Many Brothers may have heard of the “Knockout Game”. This is the ‘game’ where attackers try and knockout an unsuspecting person with a single punch. Typically there are groups of young kids that are the attackers and the victim is usually walking alone and oblivious to the ensuing attack. Imagine walking down the street, minding your own business and being punched in the face!
This moronic activity has taken a deadly turn — with at least two fatalities tied to “knockout” stunts this year and a growing amount of evidence of a surge of similar assaults in New York, New Jersey, Pennsylvania, Massachusetts, Missouri, Illinois and Washington, D.C. there is a growing concern among citizens. Authorities have been diligent in using multiple resources in pursuing those responsible for these vicious attacks. In the cases where identification was possible it was due to the fact that surveillance cameras were present and the public was able to identify the people that participated in the attack.
As Men of Sigma we condemn this abhorrent behavior and will not stand idly by as our communities continue to be impacted. We refuse to allow this to hurt our neighborhoods.
Many liken the “Knock Out Game” to the late 1980s events referred to as “Wilding Out” or “Wilding” where groups of people would randomly appear in areas causing mayhem and creating chaos [the slang term wilding reached the public when used by NY Mayor and police chief to describe the teenage activity related to the case of the Central Park jogger]. Admittedly, both situations are similar and result in innocent people hurt. Neither scenario is an acceptable way to behave. The origins of this ‘game’ in its current form can be traced back to similar antics such as “one hitter quitter” or “pick ‘em out knock ‘em out”. In 2005 in London (UK), there was a similar game called “slappy happy” where unsuspecting people were being slapped – often to the point of being knocked unconscious. The alarming events with the “Knock Out Game” are especially sad when one looks at the deaths that have occurred:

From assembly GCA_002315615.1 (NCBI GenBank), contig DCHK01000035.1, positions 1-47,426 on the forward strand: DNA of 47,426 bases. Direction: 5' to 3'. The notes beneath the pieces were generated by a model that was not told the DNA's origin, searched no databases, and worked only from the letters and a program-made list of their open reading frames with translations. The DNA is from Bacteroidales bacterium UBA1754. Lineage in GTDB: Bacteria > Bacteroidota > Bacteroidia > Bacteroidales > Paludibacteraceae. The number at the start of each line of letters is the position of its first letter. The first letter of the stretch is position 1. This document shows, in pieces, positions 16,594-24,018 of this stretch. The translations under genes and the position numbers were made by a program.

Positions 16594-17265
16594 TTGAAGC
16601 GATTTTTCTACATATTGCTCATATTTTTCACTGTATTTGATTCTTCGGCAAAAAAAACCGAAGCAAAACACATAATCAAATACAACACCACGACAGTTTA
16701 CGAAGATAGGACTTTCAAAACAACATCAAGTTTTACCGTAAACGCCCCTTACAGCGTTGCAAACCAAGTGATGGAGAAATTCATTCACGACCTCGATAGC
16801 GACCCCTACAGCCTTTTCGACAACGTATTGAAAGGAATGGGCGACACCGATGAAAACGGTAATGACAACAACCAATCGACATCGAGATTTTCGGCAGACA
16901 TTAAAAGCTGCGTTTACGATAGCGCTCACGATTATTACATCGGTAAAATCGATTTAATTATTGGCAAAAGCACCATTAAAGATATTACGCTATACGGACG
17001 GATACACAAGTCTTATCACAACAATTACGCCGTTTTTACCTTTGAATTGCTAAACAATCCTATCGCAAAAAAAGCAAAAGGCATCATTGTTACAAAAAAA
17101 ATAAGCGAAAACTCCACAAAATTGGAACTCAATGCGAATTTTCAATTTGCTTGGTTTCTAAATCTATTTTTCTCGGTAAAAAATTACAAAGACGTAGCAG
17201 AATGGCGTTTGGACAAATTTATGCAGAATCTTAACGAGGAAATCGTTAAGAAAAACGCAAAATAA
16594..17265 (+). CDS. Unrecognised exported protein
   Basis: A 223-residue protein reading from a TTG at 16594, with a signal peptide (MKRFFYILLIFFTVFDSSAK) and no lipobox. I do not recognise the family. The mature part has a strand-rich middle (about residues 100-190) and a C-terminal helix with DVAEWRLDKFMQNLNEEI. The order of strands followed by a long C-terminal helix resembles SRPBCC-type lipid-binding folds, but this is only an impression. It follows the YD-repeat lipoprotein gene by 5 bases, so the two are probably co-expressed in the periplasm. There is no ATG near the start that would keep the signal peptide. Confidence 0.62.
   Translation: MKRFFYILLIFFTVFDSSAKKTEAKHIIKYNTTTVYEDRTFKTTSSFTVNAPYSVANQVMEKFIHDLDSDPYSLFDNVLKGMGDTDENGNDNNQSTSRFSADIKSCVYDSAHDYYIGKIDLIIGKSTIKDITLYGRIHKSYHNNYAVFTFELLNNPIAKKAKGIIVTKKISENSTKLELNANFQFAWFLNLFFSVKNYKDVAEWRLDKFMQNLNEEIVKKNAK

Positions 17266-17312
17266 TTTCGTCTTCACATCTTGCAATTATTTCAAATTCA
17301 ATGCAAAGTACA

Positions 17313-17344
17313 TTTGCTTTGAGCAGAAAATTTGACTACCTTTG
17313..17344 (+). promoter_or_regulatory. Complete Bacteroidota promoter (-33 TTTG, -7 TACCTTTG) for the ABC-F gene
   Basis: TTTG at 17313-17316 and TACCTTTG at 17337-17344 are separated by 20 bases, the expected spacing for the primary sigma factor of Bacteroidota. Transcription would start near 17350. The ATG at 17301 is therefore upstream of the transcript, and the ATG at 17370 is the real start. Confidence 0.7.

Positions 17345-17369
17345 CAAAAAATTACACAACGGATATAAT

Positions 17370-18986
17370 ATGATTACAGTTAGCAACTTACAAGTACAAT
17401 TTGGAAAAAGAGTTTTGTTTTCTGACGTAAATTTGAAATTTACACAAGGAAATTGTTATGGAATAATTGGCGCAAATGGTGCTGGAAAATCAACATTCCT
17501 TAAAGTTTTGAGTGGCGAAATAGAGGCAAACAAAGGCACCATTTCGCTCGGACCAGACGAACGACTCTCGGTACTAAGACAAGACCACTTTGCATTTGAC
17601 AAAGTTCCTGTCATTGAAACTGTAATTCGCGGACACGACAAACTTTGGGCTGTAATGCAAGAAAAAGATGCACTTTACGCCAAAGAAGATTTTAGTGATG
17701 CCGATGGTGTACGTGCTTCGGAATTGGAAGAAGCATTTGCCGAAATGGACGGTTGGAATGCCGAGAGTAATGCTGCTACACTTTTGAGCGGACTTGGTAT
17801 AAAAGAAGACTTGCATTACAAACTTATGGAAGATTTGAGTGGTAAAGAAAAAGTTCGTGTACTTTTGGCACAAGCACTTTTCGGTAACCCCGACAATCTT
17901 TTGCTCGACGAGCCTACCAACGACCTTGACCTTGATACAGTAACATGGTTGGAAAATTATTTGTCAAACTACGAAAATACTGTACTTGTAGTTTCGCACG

- In September, in Jersey City, two 13-year-olds and a 14-year-old were charged as juveniles in the slaying of Ralph Eric Santiago, 46. He was discovered Sept. 10 with his neck snapped and his head stuck between iron fence posts, according to the AP. County prosecutors have said they believe the accused teens were playing “knockout.”
- In May, in Syracuse, N.Y., a pack of teens trying to knock out Michael Daniels, 51, with one powerful punch ended up beating and stomping him to death, according to the wire service. A 16-year-old was found guilty of manslaughter, and his 13-year-old co-defendant pleaded guilty to assault — confessing he began the deadly beating by attempting to knock Daniels out cold with one blow. Both of the defendants were sentenced to 18 months behind bars.
- Also in May, Elex Murphy, now 20, was sentenced to life in prison plus 25 years in St. Louis, Mo., for killing a Vietnamese immigrant as part of the game in 2011.
Add to the situation that these participants show no discretion in picking their victims. Age, gender – there is no demographic to the victims in these assaults. It could be a 60 year old man or a 25 year old woman. Either way they select the most unsuspecting person to attack. Attacks on the elderly or male on female just prove that the attackers are nothing more than punks seeking a cheap thrill. In reality these attackers could not square up and fight fairly if they had the opportunity.
In order to protect ourselves, families and others we need to remain vigilant and raise community awareness. Since the holiday season is upon us many more of us are out and in places that could make us a victim. Always be aware of your surroundings. Know who is around you and who is approaching you. Make sure that our community is also aware of the circumstances surrounding the “knock out game”. We can only hope that as all things change – this senseless “game” will also pass on.
Here are several viewpoints regarding the “Knock Out” game:
Eastern Regional Director of Social Action